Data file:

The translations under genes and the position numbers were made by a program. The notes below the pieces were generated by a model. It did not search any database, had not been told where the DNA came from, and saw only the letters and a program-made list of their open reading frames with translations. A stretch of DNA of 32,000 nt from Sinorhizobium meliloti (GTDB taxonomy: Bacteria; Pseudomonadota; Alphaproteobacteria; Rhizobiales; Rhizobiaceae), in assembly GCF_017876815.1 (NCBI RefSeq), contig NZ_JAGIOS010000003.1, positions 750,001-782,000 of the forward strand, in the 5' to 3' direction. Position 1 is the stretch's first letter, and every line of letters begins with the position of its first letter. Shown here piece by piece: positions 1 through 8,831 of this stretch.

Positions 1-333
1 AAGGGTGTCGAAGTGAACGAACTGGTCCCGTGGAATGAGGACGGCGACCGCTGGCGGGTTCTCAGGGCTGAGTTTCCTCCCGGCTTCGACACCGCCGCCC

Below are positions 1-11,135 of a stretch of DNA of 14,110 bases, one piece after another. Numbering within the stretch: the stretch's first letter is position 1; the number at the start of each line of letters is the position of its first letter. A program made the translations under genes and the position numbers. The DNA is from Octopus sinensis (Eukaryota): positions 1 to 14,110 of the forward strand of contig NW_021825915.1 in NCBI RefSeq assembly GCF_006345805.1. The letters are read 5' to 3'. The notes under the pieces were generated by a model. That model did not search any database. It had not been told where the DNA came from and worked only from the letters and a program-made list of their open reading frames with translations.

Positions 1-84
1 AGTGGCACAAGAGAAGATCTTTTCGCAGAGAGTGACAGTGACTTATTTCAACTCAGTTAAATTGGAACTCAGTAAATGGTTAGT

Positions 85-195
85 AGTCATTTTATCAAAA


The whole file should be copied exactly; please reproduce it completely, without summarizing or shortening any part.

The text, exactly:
The translations under genes and the position numbers were made by a program. The notes below the pieces were generated by a model. It did not search any database, had not been told where the DNA came from, and saw only the letters and a program-made list of their open reading frames with translations. A stretch of DNA of 32,000 nt from Sinorhizobium meliloti (GTDB taxonomy: Bacteria; Pseudomonadota; Alphaproteobacteria; Rhizobiales; Rhizobiaceae), in assembly GCF_017876815.1 (NCBI RefSeq), contig NZ_JAGIOS010000003.1, positions 750,001-782,000 of the forward strand, in the 5' to 3' direction. Position 1 is the stretch's first letter, and every line of letters begins with the position of its first letter. Shown here piece by piece: positions 1 through 8,831 of this stretch.

Positions 1-333
1 AAGGGTGTCGAAGTGAACGAACTGGTCCCGTGGAATGAGGACGGCGACCGCTGGCGGGTTCTCAGGGCTGAGTTTCCTCCCGGCTTCGACACCGCCGCCC

Below are positions 1-11,135 of a stretch of DNA of 14,110 bases, one piece after another. Numbering within the stretch: the stretch's first letter is position 1; the number at the start of each line of letters is the position of its first letter. A program made the translations under genes and the position numbers. The DNA is from Octopus sinensis (Eukaryota): positions 1 to 14,110 of the forward strand of contig NW_021825915.1 in NCBI RefSeq assembly GCF_006345805.1. The letters are read 5' to 3'. The notes under the pieces were generated by a model. That model did not search any database. It had not been told where the DNA came from and worked only from the letters and a program-made list of their open reading frames with translations.

Positions 1-84
1 AGTGGCACAAGAGAAGATCTTTTCGCAGAGAGTGACAGTGACTTATTTCAACTCAGTTAAATTGGAACTCAGTAAATGGTTAGT

Positions 85-195
85 AGTCATTTTATCAAAA